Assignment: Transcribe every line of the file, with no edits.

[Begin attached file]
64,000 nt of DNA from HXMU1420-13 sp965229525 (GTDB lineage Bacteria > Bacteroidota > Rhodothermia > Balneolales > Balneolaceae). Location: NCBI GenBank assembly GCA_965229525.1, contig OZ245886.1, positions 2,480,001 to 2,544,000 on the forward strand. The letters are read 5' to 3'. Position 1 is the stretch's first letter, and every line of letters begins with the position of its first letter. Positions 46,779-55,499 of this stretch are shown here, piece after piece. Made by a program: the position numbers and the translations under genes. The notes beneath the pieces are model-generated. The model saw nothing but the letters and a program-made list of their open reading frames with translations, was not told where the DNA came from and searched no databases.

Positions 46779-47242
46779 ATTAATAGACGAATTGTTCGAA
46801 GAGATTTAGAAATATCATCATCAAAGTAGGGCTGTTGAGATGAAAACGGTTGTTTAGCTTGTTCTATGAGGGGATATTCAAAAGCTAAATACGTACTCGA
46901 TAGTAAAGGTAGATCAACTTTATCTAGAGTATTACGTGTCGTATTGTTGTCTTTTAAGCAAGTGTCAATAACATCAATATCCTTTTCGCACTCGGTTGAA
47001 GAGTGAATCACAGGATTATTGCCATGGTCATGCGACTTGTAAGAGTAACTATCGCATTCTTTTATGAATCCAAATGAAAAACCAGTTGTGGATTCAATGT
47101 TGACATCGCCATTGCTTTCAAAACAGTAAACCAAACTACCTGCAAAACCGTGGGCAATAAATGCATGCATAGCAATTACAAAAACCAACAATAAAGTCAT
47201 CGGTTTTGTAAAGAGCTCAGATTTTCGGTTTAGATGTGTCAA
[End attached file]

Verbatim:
64,000 nt of DNA from HXMU1420-13 sp965229525 (GTDB lineage Bacteria > Bacteroidota > Rhodothermia > Balneolales > Balneolaceae). Location: NCBI GenBank assembly GCA_965229525.1, contig OZ245886.1, positions 2,480,001 to 2,544,000 on the forward strand. The letters are read 5' to 3'. Position 1 is the stretch's first letter, and every line of letters begins with the position of its first letter. Positions 46,779-55,499 of this stretch are shown here, piece after piece. Made by a program: the position numbers and the translations under genes. The notes beneath the pieces are model-generated. The model saw nothing but the letters and a program-made list of their open reading frames with translations, was not told where the DNA came from and searched no databases.

Positions 46779-47242
46779 ATTAATAGACGAATTGTTCGAA
46801 GAGATTTAGAAATATCATCATCAAAGTAGGGCTGTTGAGATGAAAACGGTTGTTTAGCTTGTTCTATGAGGGGATATTCAAAAGCTAAATACGTACTCGA
46901 TAGTAAAGGTAGATCAACTTTATCTAGAGTATTACGTGTCGTATTGTTGTCTTTTAAGCAAGTGTCAATAACATCAATATCCTTTTCGCACTCGGTTGAA
47001 GAGTGAATCACAGGATTATTGCCATGGTCATGCGACTTGTAAGAGTAACTATCGCATTCTTTTATGAATCCAAATGAAAAACCAGTTGTGGATTCAATGT
47101 TGACATCGCCATTGCTTTCAAAACAGTAAACCAAACTACCTGCAAAACCGTGGGCAATAAATGCATGCATAGCAATTACAAAAACCAACAATAAAGTCAT
47201 CGGTTTTGTAAAGAGCTCAGATTTTCGGTTTAGATGTGTCAA